from Bill Still
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Good afternoon. I’m still reporting on the economy.
This year so far, we’ve focused most of our reports on the political situation in the U.S. and Europe, but not a single report on South America.
It’s richest nation, Venezuela has collapsed economically and its neighbor, Brazil is in a such a deep recession that it may cause the cancellation of this summer’s Olympic Games, which Brazil is hosting.
Venezuela is spinning out of control and is on the verge of becoming a failed state. Food riots occur daily.
Food is in such short supply that inflation on food items is running at 583% and wholesalers say there is less than a 15-day supply left in country.
According to social watchdog Oscar Meza:
“We are officially declaring May as the month that [widespread] hunger began in Venezuela.”
How can this be possible in a nation which has more proven oil reserves than anyone on the planet, including Saudi Arabia?
It all started when a Lt. Col. In the Venezuelan Army, Hugo Chaves staged a failed military coup against a democratic government, then later got himself elected as president in 1998.
He installed a hybrid government – part communist, part socialist, with a slick covering of populism – that allowed him to maintain power for 14 years until his death from cancer in 2013.
He bullied his opponents, rigged elections to keep himself in power, and encouraged the entire middle class to get out of the country. He spawned Marxist imitators across South America and sent aid to Cuba to keep the Castro brothers in power long enough for Obama to rescue them.
At home, he spent wildly on social programs and handouts to his supporters, ignoring the fact that the incentive-driven economy was quietly disappearing with the middle class.
Now, the evil fruits his dictatorship have finally manifested themselves in his nation, which is now run by his Vice-President, Nicolás Maduro.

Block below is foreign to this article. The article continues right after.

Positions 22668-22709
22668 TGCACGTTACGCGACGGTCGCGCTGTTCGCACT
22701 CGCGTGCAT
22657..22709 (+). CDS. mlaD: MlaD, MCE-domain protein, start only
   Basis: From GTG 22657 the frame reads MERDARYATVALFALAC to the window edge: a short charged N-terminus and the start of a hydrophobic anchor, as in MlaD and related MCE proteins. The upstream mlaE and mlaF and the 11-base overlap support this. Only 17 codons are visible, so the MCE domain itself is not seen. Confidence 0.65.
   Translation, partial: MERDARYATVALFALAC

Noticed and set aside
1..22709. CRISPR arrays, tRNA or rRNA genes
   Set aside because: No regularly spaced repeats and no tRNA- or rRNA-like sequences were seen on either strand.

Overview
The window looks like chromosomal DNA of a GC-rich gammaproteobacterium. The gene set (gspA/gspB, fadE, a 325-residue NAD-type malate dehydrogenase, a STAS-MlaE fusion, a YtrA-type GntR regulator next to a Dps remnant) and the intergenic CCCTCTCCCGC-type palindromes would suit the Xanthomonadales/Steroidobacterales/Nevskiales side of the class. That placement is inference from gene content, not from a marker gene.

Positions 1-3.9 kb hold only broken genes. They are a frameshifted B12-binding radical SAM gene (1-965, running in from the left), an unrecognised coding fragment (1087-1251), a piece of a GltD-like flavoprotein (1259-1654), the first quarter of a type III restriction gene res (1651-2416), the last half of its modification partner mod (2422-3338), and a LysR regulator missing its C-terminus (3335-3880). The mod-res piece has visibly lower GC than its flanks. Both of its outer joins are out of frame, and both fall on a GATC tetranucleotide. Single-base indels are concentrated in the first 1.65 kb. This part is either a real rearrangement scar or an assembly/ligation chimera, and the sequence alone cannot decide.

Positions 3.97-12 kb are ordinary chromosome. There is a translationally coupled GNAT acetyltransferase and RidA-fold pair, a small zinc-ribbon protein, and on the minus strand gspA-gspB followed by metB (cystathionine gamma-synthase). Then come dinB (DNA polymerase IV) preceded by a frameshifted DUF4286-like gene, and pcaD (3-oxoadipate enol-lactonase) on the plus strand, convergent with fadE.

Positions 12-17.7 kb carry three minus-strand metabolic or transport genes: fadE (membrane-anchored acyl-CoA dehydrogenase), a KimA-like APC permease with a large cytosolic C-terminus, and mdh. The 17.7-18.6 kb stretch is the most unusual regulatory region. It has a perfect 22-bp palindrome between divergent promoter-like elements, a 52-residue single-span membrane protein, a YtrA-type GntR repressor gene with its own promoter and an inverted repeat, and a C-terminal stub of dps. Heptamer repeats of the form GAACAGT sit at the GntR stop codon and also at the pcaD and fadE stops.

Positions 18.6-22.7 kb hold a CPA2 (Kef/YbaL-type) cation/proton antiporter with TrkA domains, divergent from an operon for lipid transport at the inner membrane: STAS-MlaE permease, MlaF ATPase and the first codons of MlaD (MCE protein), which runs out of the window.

Last December, parliamentary elections were held and the Maduro government lost control of the legislature. Maduro threatened:
“I will stop by hook or by crook the opposition coming to power, whatever the costs, in any way”.
Maduro tossed out the Venezuelan Supreme Court and installed one consisting of justices he controlled.
Then he had the new Supreme Court suspend several of the newly-elected MPs.
As both inflation and shortages continued to increase into the new year, on January 16, 2016, Maduro made himself the sole repository of all executive and legislative power – an outright dictatorship.
Today, the capital, Caracas, has one of the highest homicide rates in the world – 122 per 100,000 – 23 times higher than Chicago’s in the U.S.
Today the city is ruled by armed gangs, loyal to the government.
Drug trafficking is so open that even members of the Venezuelan National Guard were caught putting 1.3 tons on a Paris-bound flight, but no one was prosecuted.
Electricity is in such short supply that the government has been reduced to a 2-day workweek to save power.
When the average person gets their hands on some money they rush to the grocery store to spend it before prices go up.
But recently stores have been cleaned out by food rioters. Now, everyone is stealing anything they can to sell on the black market to get money for food.
Today’s NYT reported that a referendum to recall President Maduro is gaining support in Venezuela, but as it does, Maduro continues to ratchet up his repression.
They also reported that the only thing preventing Venezuela from defaulting on its national debt are massive loans from China.
Again, why a wealthy country like Venezuela resorted to a national debt remains a mystery, but today that national debt is killing the economy on the debt side of the equation; while the lack of incentive-drive productivity has already destroyed the production side of the economy.
“Mr. Maduro suffered a further blow last week when President Dilma Rousseff of Brazil, a close ally, was temporarily ousted from power and awaits an impeachment trial by the Senate.”
Brazil will host the Olympics is just three months. It too is in the midst of a massive recession and there are increasing calls for the entire Olympics Games to be postponed until the political situation clears.
Of course, that would lead to an even stronger collapse of the Brazilian economy which has bet heavily on recouping many of their construction expenses from the tourism and TV revenue involved in the Olympics.
Where this will end, no one knows, but some say it there will be civil war soon in Venezuela. Some group, financed by some nation, will mount an army to take over in an attempt to restore order.
Typically, civil war doesn’t end well for democracy, but then, in Venezuela, it could hardly get worse.
I’m still reporting from Washington. Good day.